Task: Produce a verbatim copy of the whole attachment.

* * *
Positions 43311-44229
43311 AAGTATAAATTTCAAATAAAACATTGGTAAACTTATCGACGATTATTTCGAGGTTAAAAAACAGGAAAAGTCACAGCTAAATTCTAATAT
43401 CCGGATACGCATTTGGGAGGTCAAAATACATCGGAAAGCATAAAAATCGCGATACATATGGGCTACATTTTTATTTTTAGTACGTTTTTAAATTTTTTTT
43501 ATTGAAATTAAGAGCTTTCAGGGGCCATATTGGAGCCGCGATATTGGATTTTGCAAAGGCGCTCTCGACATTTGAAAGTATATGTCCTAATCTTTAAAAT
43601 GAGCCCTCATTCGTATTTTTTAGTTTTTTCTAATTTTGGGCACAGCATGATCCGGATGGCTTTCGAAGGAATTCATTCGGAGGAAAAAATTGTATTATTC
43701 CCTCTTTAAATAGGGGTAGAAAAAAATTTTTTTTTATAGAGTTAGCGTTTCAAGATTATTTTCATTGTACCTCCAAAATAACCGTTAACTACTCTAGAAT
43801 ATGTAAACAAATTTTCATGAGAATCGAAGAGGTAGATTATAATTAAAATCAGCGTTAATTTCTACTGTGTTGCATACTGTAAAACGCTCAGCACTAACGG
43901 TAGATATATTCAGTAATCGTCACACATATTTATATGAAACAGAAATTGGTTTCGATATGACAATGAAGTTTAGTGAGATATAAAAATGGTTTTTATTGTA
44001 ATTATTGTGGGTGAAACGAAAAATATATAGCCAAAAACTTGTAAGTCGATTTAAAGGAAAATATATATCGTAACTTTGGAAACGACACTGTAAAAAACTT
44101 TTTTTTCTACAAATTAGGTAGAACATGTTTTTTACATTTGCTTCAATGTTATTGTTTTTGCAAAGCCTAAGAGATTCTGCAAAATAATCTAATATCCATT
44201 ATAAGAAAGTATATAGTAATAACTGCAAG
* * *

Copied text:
Positions 43311-44229
43311 AAGTATAAATTTCAAATAAAACATTGGTAAACTTATCGACGATTATTTCGAGGTTAAAAAACAGGAAAAGTCACAGCTAAATTCTAATAT
43401 CCGGATACGCATTTGGGAGGTCAAAATACATCGGAAAGCATAAAAATCGCGATACATATGGGCTACATTTTTATTTTTAGTACGTTTTTAAATTTTTTTT
43501 ATTGAAATTAAGAGCTTTCAGGGGCCATATTGGAGCCGCGATATTGGATTTTGCAAAGGCGCTCTCGACATTTGAAAGTATATGTCCTAATCTTTAAAAT
43601 GAGCCCTCATTCGTATTTTTTAGTTTTTTCTAATTTTGGGCACAGCATGATCCGGATGGCTTTCGAAGGAATTCATTCGGAGGAAAAAATTGTATTATTC
43701 CCTCTTTAAATAGGGGTAGAAAAAAATTTTTTTTTATAGAGTTAGCGTTTCAAGATTATTTTCATTGTACCTCCAAAATAACCGTTAACTACTCTAGAAT
43801 ATGTAAACAAATTTTCATGAGAATCGAAGAGGTAGATTATAATTAAAATCAGCGTTAATTTCTACTGTGTTGCATACTGTAAAACGCTCAGCACTAACGG
43901 TAGATATATTCAGTAATCGTCACACATATTTATATGAAACAGAAATTGGTTTCGATATGACAATGAAGTTTAGTGAGATATAAAAATGGTTTTTATTGTA
44001 ATTATTGTGGGTGAAACGAAAAATATATAGCCAAAAACTTGTAAGTCGATTTAAAGGAAAATATATATCGTAACTTTGGAAACGACACTGTAAAAAACTT
44101 TTTTTTCTACAAATTAGGTAGAACATGTTTTTTACATTTGCTTCAATGTTATTGTTTTTGCAAAGCCTAAGAGATTCTGCAAAATAATCTAATATCCATT
44201 ATAAGAAAGTATATAGTAATAACTGCAAG